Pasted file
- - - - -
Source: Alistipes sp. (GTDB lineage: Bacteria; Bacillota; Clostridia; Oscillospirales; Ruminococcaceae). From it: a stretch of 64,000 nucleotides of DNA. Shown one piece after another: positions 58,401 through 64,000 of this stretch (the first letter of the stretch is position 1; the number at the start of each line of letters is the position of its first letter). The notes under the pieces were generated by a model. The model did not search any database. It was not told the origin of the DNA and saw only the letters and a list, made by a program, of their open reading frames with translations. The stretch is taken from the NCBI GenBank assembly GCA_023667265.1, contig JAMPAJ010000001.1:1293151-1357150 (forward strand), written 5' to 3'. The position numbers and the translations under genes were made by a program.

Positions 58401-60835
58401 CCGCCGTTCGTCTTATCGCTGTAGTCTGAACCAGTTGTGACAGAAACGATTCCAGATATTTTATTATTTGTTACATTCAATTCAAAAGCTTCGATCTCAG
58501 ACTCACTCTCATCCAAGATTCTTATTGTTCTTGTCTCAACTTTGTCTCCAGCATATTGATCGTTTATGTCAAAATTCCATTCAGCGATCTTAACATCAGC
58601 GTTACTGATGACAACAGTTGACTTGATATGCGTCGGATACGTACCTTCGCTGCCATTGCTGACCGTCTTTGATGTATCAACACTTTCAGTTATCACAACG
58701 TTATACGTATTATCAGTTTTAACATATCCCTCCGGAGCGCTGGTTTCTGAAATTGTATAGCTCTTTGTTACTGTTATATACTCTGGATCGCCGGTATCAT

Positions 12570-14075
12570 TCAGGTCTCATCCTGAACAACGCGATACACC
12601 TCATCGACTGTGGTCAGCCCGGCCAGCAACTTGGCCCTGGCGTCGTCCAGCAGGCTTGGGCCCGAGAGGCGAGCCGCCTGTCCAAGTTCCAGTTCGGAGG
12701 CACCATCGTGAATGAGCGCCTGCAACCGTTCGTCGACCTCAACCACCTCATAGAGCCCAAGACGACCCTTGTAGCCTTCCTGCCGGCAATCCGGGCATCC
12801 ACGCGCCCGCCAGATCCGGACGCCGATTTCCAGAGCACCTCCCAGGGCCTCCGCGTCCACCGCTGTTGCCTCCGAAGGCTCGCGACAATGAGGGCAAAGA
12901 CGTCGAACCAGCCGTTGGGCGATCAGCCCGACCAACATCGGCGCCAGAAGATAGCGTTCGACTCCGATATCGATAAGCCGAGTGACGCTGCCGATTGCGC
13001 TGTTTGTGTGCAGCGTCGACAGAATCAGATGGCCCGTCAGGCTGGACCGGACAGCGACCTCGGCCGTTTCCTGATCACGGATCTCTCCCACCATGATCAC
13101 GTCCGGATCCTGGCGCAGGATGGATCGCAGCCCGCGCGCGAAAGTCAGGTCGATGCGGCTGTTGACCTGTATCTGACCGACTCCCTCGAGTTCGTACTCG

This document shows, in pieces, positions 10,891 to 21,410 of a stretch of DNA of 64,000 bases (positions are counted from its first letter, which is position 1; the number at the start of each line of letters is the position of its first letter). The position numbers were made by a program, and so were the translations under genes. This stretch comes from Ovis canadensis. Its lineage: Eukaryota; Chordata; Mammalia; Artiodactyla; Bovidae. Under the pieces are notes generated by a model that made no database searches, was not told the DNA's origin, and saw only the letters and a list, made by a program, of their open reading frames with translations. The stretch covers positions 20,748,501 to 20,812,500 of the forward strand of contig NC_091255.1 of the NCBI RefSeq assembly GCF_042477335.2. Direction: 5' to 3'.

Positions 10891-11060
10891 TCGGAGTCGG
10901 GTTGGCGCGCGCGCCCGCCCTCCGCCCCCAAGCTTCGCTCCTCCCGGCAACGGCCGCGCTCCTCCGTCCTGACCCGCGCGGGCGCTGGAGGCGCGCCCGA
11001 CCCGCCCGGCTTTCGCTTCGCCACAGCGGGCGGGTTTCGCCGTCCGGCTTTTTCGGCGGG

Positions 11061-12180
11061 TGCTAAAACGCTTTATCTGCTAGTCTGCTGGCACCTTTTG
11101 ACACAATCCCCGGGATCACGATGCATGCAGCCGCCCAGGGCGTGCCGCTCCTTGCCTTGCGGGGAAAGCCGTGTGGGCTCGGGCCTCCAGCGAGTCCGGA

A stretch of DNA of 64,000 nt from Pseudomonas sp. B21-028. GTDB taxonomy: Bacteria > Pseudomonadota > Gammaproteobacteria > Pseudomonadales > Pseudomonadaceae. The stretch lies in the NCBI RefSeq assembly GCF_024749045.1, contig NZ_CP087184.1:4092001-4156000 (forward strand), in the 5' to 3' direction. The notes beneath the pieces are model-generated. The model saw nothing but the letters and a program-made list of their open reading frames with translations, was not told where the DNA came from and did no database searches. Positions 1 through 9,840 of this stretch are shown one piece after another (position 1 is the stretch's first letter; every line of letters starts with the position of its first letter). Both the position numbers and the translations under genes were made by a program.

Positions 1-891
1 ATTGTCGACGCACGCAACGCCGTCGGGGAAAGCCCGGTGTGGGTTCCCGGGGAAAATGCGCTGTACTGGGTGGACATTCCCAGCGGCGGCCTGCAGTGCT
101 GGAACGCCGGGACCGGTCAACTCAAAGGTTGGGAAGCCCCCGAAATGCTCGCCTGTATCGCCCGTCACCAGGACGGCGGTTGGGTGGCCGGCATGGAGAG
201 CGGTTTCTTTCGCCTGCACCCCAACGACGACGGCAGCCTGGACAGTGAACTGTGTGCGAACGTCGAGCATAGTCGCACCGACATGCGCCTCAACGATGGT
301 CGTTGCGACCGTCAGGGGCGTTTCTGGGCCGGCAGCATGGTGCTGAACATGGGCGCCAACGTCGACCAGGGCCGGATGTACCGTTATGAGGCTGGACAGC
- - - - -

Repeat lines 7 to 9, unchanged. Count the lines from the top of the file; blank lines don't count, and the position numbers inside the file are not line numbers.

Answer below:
Positions 12570-14075
12570 TCAGGTCTCATCCTGAACAACGCGATACACC
12601 TCATCGACTGTGGTCAGCCCGGCCAGCAACTTGGCCCTGGCGTCGTCCAGCAGGCTTGGGCCCGAGAGGCGAGCCGCCTGTCCAAGTTCCAGTTCGGAGG